Tag s | Conferences

Conference Travel: What Could Go Wrong?

When traveling to a conference recently, I realized, as I always do when traveling, how many things can go wrong. Such as:

Getting there

1.) The car taking me to the airport doesn’t show up.

2,) I don’t arrive at the airport on time.

3.) I accidentally pack something in my suitcase that sets off the airport security alarm.

4.) My flight is delayed.

5.) I miss my flight because of my own error.

6.) My flight is cancelled.


 1.) My suitcase got lost.

2.) The hotel doesn’t have my room ready so I have to wander aimlessly in the lobby for an hour.


 1.) I forgot a critical toiletry or clothing item.

2.) My phone charger is still on the breakfast nook table.

3.) My workshop papers are still on my desk.

4.) Shampoo spilled everywhere, ruining much of my wardrobe.

 On site

 1.) Though the food is awesome, for some reason, eating sets off a terrible illness.

2.) Seasonal allergies kick in.

3.) Through a comedy of errors, I fail to appear on a panel or at a meeting.

4.) I manage to feel like an idiot at some point.

5.) During an appointment, I make someone cry.

6.) Someone else tells me off in front of several other people at the closing banquet because I rejected her work at our appointment.

7.) The shoes that felt like walking on pillows at the store are now cutting into both feet.

8.) This outfit doesn’t look as good as I thought it would when I packed it.

This is quite  a list, isn’t it? However, most of these things have not happened to me, and certainly not all on the same trip. So while it’s easy to be anxious, the Bible tells us to be anxious about nothing. All of these mishaps can be overcome.

Next time I’ll offer ideas on how.

Your Turn

What mishaps have happened to you on travel? How did you cope?

What is your favorite conference to attend?

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Do You Have Perfect Pitch?

Thanks so much for all the ideas for my mini-conferences. I’ll put those together soon.

Speaking of conferences, while I was at a writer’s retreat awhile back, I was struck, as I always am when in the company of writers, by the power of the right word used in the right way. On the first day of the conference, I had group meetings with the writers. This is where a group of writers come in, sit at a table together, and each takes a turn pitching his/her book to me to see if I would be interested in representing the author. I had six groups, each lasting a half hour, made up of anywhere from 5-7 people each. So folks had a total of 3-5 minutes to engage me in their project.

It’s the writer’s conference version of speed dating!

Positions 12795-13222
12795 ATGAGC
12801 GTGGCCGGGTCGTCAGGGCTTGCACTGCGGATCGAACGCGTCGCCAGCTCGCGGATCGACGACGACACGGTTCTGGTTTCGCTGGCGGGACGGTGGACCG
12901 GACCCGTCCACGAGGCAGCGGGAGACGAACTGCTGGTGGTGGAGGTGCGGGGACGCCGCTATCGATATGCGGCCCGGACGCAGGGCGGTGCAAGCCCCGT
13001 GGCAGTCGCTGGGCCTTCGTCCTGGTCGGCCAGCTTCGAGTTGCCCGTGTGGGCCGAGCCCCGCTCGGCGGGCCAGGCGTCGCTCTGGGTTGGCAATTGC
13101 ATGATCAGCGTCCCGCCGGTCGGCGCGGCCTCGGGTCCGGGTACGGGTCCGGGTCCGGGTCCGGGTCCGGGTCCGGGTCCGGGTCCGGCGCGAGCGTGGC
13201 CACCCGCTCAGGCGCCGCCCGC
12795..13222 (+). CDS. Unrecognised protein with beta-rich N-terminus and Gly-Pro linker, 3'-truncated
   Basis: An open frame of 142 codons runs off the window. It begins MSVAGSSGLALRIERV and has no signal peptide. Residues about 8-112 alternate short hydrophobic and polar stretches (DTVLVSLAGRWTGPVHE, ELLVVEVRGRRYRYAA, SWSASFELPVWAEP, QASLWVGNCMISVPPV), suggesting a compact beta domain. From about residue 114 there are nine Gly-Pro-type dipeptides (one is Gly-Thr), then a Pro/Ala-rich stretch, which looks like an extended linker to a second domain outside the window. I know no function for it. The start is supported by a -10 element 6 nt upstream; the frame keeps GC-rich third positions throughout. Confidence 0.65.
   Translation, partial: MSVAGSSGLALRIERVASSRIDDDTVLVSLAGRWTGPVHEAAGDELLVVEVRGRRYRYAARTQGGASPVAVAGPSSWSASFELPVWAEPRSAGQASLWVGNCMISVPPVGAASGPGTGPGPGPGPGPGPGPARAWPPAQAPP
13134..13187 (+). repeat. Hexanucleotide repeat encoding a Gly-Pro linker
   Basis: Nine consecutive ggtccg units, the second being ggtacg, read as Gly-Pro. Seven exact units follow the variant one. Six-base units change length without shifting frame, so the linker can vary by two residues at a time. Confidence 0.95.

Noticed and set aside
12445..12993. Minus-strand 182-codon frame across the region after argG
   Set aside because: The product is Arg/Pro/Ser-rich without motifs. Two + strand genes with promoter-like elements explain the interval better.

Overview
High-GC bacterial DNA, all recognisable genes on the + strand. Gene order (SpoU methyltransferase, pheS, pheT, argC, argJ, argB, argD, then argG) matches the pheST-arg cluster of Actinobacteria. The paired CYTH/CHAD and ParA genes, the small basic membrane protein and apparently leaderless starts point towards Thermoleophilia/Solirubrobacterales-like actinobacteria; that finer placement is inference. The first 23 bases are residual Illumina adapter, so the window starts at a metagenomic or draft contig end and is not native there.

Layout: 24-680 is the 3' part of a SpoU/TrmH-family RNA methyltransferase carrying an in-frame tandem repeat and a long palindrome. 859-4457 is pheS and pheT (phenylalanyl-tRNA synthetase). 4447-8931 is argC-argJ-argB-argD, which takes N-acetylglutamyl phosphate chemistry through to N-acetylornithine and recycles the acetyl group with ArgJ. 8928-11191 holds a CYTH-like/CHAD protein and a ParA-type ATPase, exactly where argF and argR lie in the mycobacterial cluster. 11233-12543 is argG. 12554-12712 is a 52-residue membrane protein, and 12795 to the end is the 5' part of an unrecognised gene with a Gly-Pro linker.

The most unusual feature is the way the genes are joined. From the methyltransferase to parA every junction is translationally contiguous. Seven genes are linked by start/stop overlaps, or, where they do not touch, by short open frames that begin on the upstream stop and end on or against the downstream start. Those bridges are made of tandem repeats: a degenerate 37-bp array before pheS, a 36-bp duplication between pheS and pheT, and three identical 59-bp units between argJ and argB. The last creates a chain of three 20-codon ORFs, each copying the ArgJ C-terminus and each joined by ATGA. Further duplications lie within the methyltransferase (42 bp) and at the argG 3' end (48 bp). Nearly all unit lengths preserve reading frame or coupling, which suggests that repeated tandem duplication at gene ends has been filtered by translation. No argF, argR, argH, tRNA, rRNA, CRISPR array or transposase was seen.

The cool thing is, a good number of those who came had such a strong understanding of their project and of the market that they were able to hook me in the first few words. Now that’s doing your homework! For example, one woman told me right off the bat her book was romantic suspense, what the main story line was (in a sentence), and what the conflict and spiritual takeaway were. That took about 45 seconds of her 4 minutes, so from there I asked questions about the story and focus and she was able to relax and just talk. I ended up asking her to send me the proposal. Don’t know if we’ll pursue it–the writing is what tips the scales, of course. But I was impressed with her well chosen descriptions. And if I’m considering two manuscripts and all things are basically equal, I’ll always go with an author who is, first and foremost, teachable, and then able to communicate the heart and soul of her story quickly and effectively.

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What if You Get a Book Deal on Your Own and Then Want an Agent?

One of our readers asked this via the green “Ask us a question” button.

What happens if you get a book contract before you have an agent? What if, by some miracle, an editor sees your work and wants to publish it? (1) would having a publisher interested in my work make an agent much more likely to represent me, and (2) would it be appropriate to try to find an agent at that point (when a publisher says it wants to publish you)? My fear is that querying an agent and receiving a response could take several months, but I’d need to accept a potential contract with a book publisher right away (I would think). Is it appropriate to ask the editor to speak with an agent on your behalf to speed the process?